Re: If Debian decides that the Gnu Free Doc License is not free...
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- Subject: Re: If Debian decides that the Gnu Free Doc License is not free...
- From: Thomas Hood <email@example.com>
- Date: 21 Apr 2003 12:02:18 +0200
- Message-id: <1050919184.2294.567.camel@thanatos>
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On Mon, 2003-04-21 at 08:08, Hans Reiser wrote:
> I find it unspeakably ingrateful to Stallman that some of you begrudge
> him his right to express his (discomforting to some) views to all who
> use his software, and to ensure that they are not removed by those suits
> who are discomforted.
I, for one, am not ungrateful for the contributions that Richard
Stallman and you -- Hans Reiser -- have made.
If, however, you are saying that Debian can only use your work on the
condition that Debian becomes your mouthpiece, then I find that an
unacceptable demand. No gratitude is due for software that comes
with such conditions attached. Such a tainted offer should be
(By the way, I don't think that "suits" have a lot of influence over
what happens in Debian. Debian developers are concerned, above all,
with making a free operating system.)
> As far as I am concerned, I have no desire to have ReiserFS distributed
> for free by anyone who removes the GNU manifesto or similar expressions
> from Stallman's work (or my own) and redistributes it. It is simply a
> matter of respect that is due the author.
Respect is due; but it is up to Debian to decide how to show respect.
The central question is this. If you are not satisfied by Debian's
show of respect, what are you going to do about it?
Consistently with freedom you can write to the Debian maintainer,
complain on a mailing list, and so on. Fine. Hopefully an
accommodation can be found.
If, on the other hand, you assert a legal right to be shown respect
in a way that you determine, then it becomes clear that your work
is not DFSG-free and so not distributable by Debian.
> ReiserFS will be converting to the Gnu Free Doc License for its
> I look forward to the release of GPL V3 which will hopefully cover fair
> crediting of code as well as documentation, and stem this rising tide of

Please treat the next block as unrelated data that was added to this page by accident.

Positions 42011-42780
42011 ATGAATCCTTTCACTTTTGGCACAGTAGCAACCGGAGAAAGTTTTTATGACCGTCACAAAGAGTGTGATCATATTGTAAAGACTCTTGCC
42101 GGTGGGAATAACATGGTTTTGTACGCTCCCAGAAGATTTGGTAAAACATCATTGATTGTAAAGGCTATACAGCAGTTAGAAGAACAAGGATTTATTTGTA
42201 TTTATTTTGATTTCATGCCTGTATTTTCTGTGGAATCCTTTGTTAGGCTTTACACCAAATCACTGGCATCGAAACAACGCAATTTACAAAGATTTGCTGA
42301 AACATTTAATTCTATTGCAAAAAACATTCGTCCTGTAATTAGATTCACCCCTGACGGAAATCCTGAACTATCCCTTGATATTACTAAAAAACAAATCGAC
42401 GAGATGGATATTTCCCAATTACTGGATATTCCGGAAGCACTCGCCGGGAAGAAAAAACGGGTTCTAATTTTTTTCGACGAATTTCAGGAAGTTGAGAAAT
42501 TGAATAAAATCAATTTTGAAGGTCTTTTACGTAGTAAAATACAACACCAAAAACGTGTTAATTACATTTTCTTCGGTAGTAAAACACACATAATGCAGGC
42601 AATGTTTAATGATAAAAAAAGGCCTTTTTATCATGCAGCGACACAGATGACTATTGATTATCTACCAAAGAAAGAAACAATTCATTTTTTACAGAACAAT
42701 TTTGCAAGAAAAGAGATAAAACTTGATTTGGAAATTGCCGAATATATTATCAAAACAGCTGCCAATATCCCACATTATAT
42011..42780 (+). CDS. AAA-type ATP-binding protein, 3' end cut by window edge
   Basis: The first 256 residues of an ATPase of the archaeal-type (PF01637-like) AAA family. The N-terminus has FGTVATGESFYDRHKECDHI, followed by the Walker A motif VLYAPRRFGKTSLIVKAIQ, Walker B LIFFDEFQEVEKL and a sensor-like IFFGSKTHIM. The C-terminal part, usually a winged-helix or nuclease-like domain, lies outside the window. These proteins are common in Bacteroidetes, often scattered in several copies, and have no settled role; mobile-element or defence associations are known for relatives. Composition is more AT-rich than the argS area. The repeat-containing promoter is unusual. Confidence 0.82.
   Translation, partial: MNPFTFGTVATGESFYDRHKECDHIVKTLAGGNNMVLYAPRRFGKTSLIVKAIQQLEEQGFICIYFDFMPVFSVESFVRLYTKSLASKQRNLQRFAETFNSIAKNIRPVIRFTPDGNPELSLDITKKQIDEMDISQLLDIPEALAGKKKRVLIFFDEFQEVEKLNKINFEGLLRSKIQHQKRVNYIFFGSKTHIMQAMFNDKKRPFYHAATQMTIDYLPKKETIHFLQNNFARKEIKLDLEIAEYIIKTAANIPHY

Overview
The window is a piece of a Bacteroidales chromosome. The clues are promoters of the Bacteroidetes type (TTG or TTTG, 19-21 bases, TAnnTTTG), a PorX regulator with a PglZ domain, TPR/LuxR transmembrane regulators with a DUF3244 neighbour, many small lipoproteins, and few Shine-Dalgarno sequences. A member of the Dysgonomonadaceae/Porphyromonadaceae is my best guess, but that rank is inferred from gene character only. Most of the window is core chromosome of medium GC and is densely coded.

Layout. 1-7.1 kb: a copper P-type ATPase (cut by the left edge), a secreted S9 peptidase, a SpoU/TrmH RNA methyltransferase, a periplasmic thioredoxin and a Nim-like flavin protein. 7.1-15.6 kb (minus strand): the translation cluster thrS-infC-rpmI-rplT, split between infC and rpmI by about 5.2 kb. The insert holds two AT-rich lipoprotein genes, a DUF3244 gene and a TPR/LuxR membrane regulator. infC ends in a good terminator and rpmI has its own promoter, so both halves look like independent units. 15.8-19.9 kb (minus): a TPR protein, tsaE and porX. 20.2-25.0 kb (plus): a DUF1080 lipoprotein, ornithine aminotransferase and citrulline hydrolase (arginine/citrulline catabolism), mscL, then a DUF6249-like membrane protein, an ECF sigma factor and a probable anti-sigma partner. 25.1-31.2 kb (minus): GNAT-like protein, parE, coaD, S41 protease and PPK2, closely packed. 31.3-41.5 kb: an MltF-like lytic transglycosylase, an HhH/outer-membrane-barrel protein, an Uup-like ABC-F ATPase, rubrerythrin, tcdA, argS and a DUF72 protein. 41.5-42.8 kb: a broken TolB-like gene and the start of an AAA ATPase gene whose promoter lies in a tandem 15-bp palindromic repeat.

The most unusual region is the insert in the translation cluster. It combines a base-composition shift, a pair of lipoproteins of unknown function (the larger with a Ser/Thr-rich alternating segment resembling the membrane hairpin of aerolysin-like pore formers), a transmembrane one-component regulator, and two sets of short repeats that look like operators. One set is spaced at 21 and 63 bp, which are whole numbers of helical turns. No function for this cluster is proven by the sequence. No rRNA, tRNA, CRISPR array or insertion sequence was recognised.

> plagiarism and political bowlderization by distros.
I think it is altogether reasonable to require that the authors
of software be credited. However, it must be up to Debian to
decide how to give that credit.
Bowlderization is the removal of content from works. The issue
there is freedom of speech, not software freedom. Free speech is
indeed important in all areas of life. Debian should not interfere
with anyone's freedom of speech. Notwithstanding this, Debian's
role is not that of soapbox for politically active programmers.
So, while Debian might choose to distribute this or that text
(unbowlderized!) as a service to its users, IMHO it should not under
any circumstances allow itself to be *compelled* to distribute any
text verbatim, no matter how attractive the software to which that
text is attached. An exception is made for license texts.
DFSG 4 determines how far Debian can go to accommodate an author's
demand that his or her code be distributed unchanged. Yes, Debian
will agree to distribute the original code, but only if the code
can be patched for building. So, in the case of mkreiserfs: Yes,
Debian will agree to distribute the original code with its
excessively verbose credits message, but only if the message can
be omitted from the running program. Out of respect for the
authors, Debian should also include the message in the doc directory
and under --version. But if I were the maintainer I wouldn't go
any further than that.
> I want the same visibility of credits for reiserfs that movies
> give for their actors. I don't want the distro choosing how
> they are displayed because some distros do things like create
> boot time splash screens that tell about themselves instead
> of the authors, and so I have to say that their track record
> demonstrates that they cannot be trusted with that task.
> I think the authors should be the ones to decide how to list
> the credits. Any end user should of course be free to delete
> all the credits he wants to.
It is becoming clearer that your software is not DFSG-free.
Thomas Hood <email@example.com>